Jan Widströmer


Q: Why did you decide to be a painter? And did you go to art school?

First I was encouraged by my art teacher at upper secondary school, then I was a romantic and a dreamer, who knew very little of the harsh conditions of an artist´s life. So I wanted to go to an art school in Gothenburg in the late 60´s, but dropped out before I really got in because of the political left-wing activities there. The students (and some teachers) were more interested in political meetings, manifestations and demonstrations than in traditional art class activities, which were considered 'bourgeois'. So instead I entered the University of Gothenburg to study the history of art, literature and culture, the Nordic languages and English. Finally I got a teacher´s exam.

Still I continued painting much as before. I found practical advice from handbooks and took good advice about my painting from anyone that was my better. (Meeting established artists over a pint of beer at the pub gave some education.) And of course I saw a lot of art exhibitions both in Gothenburg and Stockholm. I also travelled to see the great art museums of Europe. Otherwise I was proudly self-taught and meant that practice makes perfect.

Q: When were you established as an artist?

Throughout the 1970`s I experimented in style and developed new techniques. I also painted traditional landscapes on the side. Finally I became .a full modernist., selling off some of my landscapes and giving others away. When I paint landscapes today they look quite different. Sometimes I rather depict my experience of being there than the landscape itself.

At the same time I started writing poetry and found ways to develop the same theme in words as in my pictures. Sometimes the words came first, but it could also be the other way around. I invented my own .ism, that I called emblematism. Meaning that flat, simple figures, silhouettes and geometries, .emblems., were combined to make a picture.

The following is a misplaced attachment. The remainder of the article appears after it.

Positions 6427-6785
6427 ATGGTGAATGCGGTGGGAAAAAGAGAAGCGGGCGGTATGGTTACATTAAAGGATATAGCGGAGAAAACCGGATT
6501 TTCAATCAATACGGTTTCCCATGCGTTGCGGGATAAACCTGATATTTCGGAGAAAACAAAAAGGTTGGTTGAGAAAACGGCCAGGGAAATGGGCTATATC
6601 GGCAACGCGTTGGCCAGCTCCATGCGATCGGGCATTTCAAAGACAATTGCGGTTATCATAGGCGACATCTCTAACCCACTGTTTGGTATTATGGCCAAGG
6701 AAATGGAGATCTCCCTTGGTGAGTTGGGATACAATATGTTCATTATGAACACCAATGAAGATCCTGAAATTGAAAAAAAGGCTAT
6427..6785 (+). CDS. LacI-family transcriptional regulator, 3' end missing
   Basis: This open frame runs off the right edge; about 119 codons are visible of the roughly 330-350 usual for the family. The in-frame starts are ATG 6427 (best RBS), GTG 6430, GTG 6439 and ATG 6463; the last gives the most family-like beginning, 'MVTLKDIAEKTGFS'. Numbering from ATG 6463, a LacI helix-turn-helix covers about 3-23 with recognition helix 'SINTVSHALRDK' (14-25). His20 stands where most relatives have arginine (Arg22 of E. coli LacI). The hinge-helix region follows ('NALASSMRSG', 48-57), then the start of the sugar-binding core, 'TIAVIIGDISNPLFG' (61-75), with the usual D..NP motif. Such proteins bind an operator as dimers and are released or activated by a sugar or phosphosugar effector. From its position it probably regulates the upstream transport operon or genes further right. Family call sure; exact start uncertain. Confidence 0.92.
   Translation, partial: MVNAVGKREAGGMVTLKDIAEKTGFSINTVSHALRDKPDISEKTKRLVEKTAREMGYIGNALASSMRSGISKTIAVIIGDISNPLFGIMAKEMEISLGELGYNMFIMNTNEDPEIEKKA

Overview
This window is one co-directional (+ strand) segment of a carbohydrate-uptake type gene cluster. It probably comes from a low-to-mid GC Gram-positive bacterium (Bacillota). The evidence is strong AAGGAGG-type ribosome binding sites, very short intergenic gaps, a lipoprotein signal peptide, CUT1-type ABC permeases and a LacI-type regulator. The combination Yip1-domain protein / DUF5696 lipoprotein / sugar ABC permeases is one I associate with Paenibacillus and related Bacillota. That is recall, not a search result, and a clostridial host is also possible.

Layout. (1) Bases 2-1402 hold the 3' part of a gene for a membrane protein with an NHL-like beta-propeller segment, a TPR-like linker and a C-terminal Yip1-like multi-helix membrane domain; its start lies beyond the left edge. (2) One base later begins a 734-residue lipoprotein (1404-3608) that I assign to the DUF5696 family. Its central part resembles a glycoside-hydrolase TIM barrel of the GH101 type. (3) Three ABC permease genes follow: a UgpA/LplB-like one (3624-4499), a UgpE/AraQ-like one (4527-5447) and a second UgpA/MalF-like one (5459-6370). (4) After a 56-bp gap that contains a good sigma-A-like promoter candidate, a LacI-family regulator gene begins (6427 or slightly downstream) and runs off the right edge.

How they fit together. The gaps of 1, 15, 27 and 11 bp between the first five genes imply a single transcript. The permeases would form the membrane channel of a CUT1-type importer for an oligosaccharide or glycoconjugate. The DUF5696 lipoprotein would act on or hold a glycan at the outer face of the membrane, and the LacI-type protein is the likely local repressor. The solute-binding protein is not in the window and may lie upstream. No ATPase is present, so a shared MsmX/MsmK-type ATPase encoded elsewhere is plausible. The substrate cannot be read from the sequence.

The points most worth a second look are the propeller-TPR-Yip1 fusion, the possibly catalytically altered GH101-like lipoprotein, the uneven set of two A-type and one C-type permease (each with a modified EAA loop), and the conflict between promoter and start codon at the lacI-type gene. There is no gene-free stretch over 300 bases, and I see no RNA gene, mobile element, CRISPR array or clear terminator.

When I got a job as a teacher in Falkenberg my wife and I decided to move there. I had my first solo exhibition at the local gallery there with 86 artworks, and it was a success . From then on I have exhibited my art in Sweden and abroad. You can also find my art on some sites on the internet.

Q: You have made a large series of paintings called Musical moments and another called Transcendental studies. What do these titles mean?

I have always looked up to music as the purest of art forms and I envy those that can compose great music. My ambition has been to get as close as possible to that perfection in my art. In a series of paintings called Musical moments I try to make music in color; I invite you to listen with your eyes.

In Transcendental studies my ambition is almost the same, but there I broaden .my listening. to include moments of contemplation and meditation; those paintings are meant to be more spiritual and more universal. The title means that I find my motive beyond the senses, but it also means that I translate impressions through my senses into color and form on the canvas: introvert impressionism.

Q: How do you live today? Do you make a living from your art?

I don´t teach anymore, but dedicate my full time to my art. I have a house that is a combination of living quarter, studio and exhibition hall. There my wife and I live comfortably and we welcome people to see my art.

Q: How do people react to your art today?

The funny thing is that those paintings that were considered difficult before are now popular and easily understood. It seems that time has caught up with them. On the other hand my latest experiments are still puzzling to some. But on the whole I feel more appreciated by the public today than before. Especially young people seem to understand what I´m trying to say.